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Innovative immunotherapy: MR1 T-cells against leukemia and brain tumors

Special T-cells may potentially serve as immunotherapy for various types of childhood cancer, as is revealed by a new study. The research is still in its very early stages. Máxima-scientists are now further exploring this therapy for specific types of leukemia and brain tumors in children. 

Immunotherapy is a promising treatment. It activates a child's own immune system in order to attack cancer cells. Immunotherapies are being developed for more and more types of childhood cancer to further increase the chances of a cure. The type of immunotherapy in this specific study is T-cell therapy. 

Dr. Annelisa Cornel, a postdoctoral researcher in Stefan Nierkens' research group at the Princess Máxima Center for Pediatric Oncology, explains how she came up with the idea for this research: 'About three years ago, I read about a new discovery. Researchers had found a type of immune cell in adults that could attack various types of cancer without harming healthy cells. I wanted to investigate if this also works for pediatric cancer. During my doctoral research, I started working with this so-called MR1 T-cell.' 

 This month, Cornel's research was published in the Journal for ImmunoTherapy of Cancer. The research received funding from Villa Joep. 

Versatile approach 

Most T-cells recognize cancer cells through a molecule called MHC1. Everyone has slightly different MHC1 molecules, which is one reason why T-cell therapy for cancer often has to be very specific. With MR1, this is different. Almost everybody has the same molecule. 'This means that the MR1 T-cell could work for various types of cancer. And that we might be able to treat many different types of cancer in many people with one form of treatment,' as Cornel explains. 

'We discovered that the MR1 T-cell unfortunately does not work for all kinds of childhood cancer. But it does for some. Herein, we found a dissimilarity between embryonal tumors and other types of childhood cancer. Embryonal tumors can arise during a child's development in the womb. The immune system often does not recognize them as harmful cells. My expectation was that the MR1 T-cells would not be able to recognize them either, and that indeed turned out to be the case. However, MR1 T-cells do seem to work well for other types of childhood cancer. We found an effect in leukemia and high-grade gliomas, which are aggressive brain tumors.'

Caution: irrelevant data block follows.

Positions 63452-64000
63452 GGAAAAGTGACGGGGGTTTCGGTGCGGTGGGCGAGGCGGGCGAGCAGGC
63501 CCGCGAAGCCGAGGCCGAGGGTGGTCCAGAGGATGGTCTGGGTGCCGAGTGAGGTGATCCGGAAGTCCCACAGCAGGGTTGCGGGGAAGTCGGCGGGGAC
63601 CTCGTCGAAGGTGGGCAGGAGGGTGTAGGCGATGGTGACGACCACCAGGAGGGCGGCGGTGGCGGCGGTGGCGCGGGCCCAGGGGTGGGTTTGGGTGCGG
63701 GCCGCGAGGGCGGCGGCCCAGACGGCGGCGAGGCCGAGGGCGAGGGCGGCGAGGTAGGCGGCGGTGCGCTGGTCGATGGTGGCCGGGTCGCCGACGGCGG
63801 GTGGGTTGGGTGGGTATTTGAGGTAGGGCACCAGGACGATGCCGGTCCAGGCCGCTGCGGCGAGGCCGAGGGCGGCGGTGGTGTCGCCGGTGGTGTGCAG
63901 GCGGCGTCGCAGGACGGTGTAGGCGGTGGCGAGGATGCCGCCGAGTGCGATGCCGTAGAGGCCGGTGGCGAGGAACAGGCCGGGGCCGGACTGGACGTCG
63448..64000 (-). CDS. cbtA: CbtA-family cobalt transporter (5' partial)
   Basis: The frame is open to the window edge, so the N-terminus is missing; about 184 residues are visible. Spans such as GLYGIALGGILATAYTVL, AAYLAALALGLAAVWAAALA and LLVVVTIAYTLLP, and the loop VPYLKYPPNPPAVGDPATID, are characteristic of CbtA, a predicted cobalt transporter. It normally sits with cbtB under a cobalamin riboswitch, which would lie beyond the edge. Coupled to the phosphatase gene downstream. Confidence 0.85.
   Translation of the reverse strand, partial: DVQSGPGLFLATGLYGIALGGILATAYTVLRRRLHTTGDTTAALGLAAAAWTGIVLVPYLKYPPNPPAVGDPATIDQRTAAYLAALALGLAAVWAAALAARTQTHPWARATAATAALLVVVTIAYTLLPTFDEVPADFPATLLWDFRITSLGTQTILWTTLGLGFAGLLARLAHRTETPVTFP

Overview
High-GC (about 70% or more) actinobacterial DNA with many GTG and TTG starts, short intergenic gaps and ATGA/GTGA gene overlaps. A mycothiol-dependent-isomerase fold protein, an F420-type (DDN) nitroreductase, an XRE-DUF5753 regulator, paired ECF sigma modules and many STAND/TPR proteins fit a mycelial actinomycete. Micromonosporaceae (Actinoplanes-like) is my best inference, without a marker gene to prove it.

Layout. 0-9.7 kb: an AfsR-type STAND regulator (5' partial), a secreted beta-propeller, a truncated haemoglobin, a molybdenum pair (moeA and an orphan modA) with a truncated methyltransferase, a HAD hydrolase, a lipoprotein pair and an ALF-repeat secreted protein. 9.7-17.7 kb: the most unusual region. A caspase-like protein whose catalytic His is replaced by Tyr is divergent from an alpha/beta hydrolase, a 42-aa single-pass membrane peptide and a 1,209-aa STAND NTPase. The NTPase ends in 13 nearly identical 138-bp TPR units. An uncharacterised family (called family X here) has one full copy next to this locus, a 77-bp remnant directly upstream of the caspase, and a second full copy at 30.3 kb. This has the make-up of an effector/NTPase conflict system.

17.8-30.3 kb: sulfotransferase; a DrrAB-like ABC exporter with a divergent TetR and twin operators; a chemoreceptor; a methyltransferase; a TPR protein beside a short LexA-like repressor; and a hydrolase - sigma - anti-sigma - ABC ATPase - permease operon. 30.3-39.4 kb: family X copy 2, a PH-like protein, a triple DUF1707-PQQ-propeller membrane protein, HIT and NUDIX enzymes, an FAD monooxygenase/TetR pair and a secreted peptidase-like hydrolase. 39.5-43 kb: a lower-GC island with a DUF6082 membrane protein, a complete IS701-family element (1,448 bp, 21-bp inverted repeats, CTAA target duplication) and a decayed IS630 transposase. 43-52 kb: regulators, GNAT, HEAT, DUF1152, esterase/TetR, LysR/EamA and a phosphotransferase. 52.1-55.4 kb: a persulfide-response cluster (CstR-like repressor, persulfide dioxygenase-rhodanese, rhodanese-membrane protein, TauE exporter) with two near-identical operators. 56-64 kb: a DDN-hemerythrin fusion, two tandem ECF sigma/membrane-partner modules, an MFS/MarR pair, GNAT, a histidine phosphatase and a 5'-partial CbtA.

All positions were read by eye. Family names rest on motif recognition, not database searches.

The potential of MR1 

Principal investigator Dr. Stefan Nierkens adds: 'Although the MR1 therapy is not suitable for all forms of childhood cancer, our research does show potential for certain types. Children with these types of cancer desperately need better treatments.' 

'MR1 T-cells were discovered a few years ago. Knowledge about this is still in its infancy,' Nierkens says. 'We performed an exploratory study into the possibilities of this therapy. As a next step, we want to investigate whether we can further develop and test this therapy. It is all very new, and it challenges existing ideas on how we can use the immune system against childhood cancer.' 

Continuing the development 

Cornel has several plans for further developing this therapy. 'First, I want to  understand better which molecule of the cancer cells the MR1 T-cells exactly recognize,' she says. 'In addition, I want to study more of these types of T-cells, and see how broad their recognition is. This will help us understand how we can adapt and improve this therapy. Hopefully, we can further develop these special cells into immunotherapy for children with leukemia or a brain tumor. And ultimately use them for more types of childhood cancer.'